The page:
Chicago cellist and composer Tomeka Reid was commissioned to create original music for the first documentary of the Imagists, mid 60's Chicago post-surrealists artists who exhibited together; Reid reworked the music into a fully realized suite for this CD release.
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Label: Corbett vs. Dempsey
Catalog ID: CvsDCD017
Squidco Product Code: 19870
Packaging: Cardboard Gatefold
Recorded at Experimental Sound Studio in Chicago, Illinois on May 2013 and April and May 2014 by ALex Inglizian.
Tomeka Reid-cello, vocals
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1. Imaginist Theme 3:03
2. Hairy Shoes (Ed Paschke) 2:49
3. Tin Eared Tenor (Karl Wirsum) 1:58
4. The Enterprize Encounterized By The Spydar People (Gladys Nilsson) 1:48
5. Morbid Sunshine By A Miner's Artist (Jim Falconer) 1:14
6. 3-D Do (Barbara Rossi) 2:48
7. Jizz And Jazz (Ray Yoshida) 1:30
8. Imaginst Theme (Reprise) 0:54
9. Glass Light 2:07
10. Palm Tree Lampshade (Suellen Rocca) 1:29
11. Bridged (Christina Ramberg) 2:49
12. Snooper Trooper (Jim Nutt) 1:32
13. Buttermilk Sky (Roger Brown) 1:11
14. Zero Dead Hero (Ed Flood) 2:46
15. The Design And The Dilemma (Art Green) 1:18
16. O, Number I (Don Baum) 0:59
17. Double Take (Sarah Canright) 3:10
18. Dappled Pleasure Dress (Philip Hanson) 0:48
19. Imagist Theme (Revised) 3:12
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Chicago Jazz & Improvisation
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sample the album:
"Chicago-based cellist and composer Tomeka Reid, a mainstay on the Windy City scene and an important contemporary member of the A.A.C.M., was commissioned to create original music for the first documentary to chronicle the Imagists, Chicago's hometown post-surrealists who exhibited together starting in the mid-1960s. Reid composed theme music for the film and made a wide range of multi-track improvisations based on moods, creating a tableau from which the film drew as it unwound the artists' circuitous tale. For the CD, Reid returned to the studio to make new versions of some of the tracks and to transform the extant material into a fully realized suite of music. It retains a sense of light-heartedness and depth, whimsy and melancholy, adding voice and percussion to her indelible cello."-John Corbett
The Chicago Imagists are a group of representational artists associated with the School of the Art Institute of Chicago who exhibited at the Hyde Park Art Center in the late 1960s. Their work was known for grotesquerie, surrealism and complete uninvolvement with New York art world trends. Critic Ken Johnson referred to Chicago Imagism as "the postwar tradition of fantasy-based art making." Senior "Chicago" Magazine editor Christine Newman said, "Even with the Beatles and the Vietnam War in the forefront, the artists made their own way, staking out their time, their place, and their work as an unforgettable happening in art history." The Imagists had an unusually high proportion of female artists.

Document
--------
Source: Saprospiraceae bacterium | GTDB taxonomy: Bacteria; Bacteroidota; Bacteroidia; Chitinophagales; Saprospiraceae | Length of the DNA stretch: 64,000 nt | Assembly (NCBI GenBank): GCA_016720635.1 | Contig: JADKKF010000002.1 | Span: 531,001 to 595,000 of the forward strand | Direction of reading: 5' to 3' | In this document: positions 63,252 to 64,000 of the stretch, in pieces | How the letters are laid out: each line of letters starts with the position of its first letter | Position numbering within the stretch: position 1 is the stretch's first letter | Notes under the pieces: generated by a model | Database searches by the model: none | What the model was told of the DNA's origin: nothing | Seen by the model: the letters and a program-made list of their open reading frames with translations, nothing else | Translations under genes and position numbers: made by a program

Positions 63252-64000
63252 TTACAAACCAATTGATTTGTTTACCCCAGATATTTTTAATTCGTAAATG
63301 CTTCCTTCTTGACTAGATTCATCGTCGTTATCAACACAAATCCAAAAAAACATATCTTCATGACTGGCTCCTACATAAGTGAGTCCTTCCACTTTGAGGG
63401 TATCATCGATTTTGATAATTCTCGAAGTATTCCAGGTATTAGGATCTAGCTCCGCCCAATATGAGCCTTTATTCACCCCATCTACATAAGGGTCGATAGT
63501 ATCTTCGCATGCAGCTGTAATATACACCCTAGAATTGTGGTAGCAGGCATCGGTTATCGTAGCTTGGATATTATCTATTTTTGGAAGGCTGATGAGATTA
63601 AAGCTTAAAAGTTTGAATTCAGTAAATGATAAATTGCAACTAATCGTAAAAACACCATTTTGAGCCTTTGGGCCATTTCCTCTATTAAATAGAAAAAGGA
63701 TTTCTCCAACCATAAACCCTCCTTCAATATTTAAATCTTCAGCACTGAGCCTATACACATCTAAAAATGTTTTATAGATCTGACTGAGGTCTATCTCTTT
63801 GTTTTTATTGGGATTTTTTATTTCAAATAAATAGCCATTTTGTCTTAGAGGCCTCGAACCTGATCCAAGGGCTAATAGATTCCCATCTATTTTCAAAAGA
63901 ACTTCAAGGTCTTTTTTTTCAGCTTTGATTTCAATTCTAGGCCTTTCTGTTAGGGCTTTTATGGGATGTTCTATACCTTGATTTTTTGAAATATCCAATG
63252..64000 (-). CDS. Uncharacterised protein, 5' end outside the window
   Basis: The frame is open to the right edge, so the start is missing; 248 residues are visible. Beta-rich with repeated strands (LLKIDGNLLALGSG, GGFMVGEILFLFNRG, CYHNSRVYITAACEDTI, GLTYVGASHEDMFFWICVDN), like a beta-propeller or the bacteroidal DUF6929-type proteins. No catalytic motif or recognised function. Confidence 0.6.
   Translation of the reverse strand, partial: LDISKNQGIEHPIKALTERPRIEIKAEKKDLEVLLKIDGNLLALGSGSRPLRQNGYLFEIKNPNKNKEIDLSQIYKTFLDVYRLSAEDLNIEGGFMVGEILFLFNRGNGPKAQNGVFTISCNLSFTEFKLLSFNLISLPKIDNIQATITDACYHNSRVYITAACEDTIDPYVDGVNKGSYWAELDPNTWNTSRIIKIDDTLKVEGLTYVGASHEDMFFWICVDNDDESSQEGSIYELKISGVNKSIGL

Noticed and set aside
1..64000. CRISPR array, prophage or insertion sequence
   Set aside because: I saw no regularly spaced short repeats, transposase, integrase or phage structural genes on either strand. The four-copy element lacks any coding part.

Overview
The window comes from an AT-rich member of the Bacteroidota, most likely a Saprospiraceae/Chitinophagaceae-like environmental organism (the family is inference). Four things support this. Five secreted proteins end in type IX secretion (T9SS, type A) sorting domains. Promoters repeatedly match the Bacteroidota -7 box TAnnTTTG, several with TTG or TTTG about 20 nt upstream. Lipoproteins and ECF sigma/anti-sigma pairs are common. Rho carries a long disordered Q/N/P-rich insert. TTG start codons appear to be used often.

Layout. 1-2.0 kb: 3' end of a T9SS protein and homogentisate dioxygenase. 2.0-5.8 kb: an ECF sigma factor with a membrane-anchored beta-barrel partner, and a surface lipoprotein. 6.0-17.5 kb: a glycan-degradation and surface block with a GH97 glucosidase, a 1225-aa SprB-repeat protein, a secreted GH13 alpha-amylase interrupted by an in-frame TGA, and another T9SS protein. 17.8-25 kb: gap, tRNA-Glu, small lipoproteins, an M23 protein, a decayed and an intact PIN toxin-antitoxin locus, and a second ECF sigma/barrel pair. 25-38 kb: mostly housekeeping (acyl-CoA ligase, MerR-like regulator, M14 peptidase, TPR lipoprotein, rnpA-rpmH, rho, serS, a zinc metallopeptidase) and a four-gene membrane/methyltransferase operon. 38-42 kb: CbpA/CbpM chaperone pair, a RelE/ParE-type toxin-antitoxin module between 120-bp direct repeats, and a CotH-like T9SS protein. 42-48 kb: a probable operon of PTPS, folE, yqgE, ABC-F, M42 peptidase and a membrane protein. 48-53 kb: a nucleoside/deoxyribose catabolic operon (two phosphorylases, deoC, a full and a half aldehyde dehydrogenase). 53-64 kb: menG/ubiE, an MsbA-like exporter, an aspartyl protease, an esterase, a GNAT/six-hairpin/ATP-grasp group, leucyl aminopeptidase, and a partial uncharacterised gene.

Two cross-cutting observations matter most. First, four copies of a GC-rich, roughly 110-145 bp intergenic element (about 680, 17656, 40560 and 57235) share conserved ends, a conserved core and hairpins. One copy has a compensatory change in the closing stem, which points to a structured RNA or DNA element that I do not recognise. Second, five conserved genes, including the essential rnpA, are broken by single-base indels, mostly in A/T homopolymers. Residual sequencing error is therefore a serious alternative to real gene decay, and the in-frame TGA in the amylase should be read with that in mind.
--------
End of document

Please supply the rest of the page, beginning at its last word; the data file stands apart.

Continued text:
Many of the later Chicago Imagists were mentored by School of the Art Institute teacher and artist Ray Yoshida and art history professor Whitney Halstead.
In 1964, Jim Nutt and Gladys Nilsson began to teach children's classes at the Hyde Park Art Center in Chicago. They and James Falconer approached the center's exhibitions director, Don Baum, with the idea of a group show consisting of the three of them and Art Green and Suellen Rocca. Baum agreed, and also suggested they include Karl Wirsum.
The six artists held exhibitions at the Hyde Park Art Center in 1966, 1967, and 1968. They named the exhibitions "Hairy Who?" but never intended to organize themselves together as a unified group. The naming of the exhibition was explained in an interview conducted by Dan Nadel with artist Jim Nutt; "At the time art show names were very cool, the less they said about the work the cooler (better). There had been a number of shows at MoMA... titled "Sixteen Americans" or "Thirteen Americans"... All of us were determined not to emulate such suave coolness, but didn't have a clue what would work. At our first get-together to discuss the show we were getting nowhere with this problem. This was also our first exposure to Karl in the flesh for the five of us. As frustration mounted from not solving the dilemma, group discussion disintegrated into smaller units, when Karl was heard saying plaintively, "Harry who? Who is this guy?" At which point some of us were hysterically incredulous that he didn't know about Harry Bouras, the exceptionally self-important artist who was the art critic for WFMT, the cultural FM station in Chicago. All of us found this very funny, including Karl, and as we bantered about variations of the situation, we realized the potential for the name, especially if we changed Harry to Hairy."
The Hairy Who included: Art Green; Gladys Nilsson; Jim Nutt; Jim Falconer; Suellen Rocca; Karl Wirsum"-Wikipedia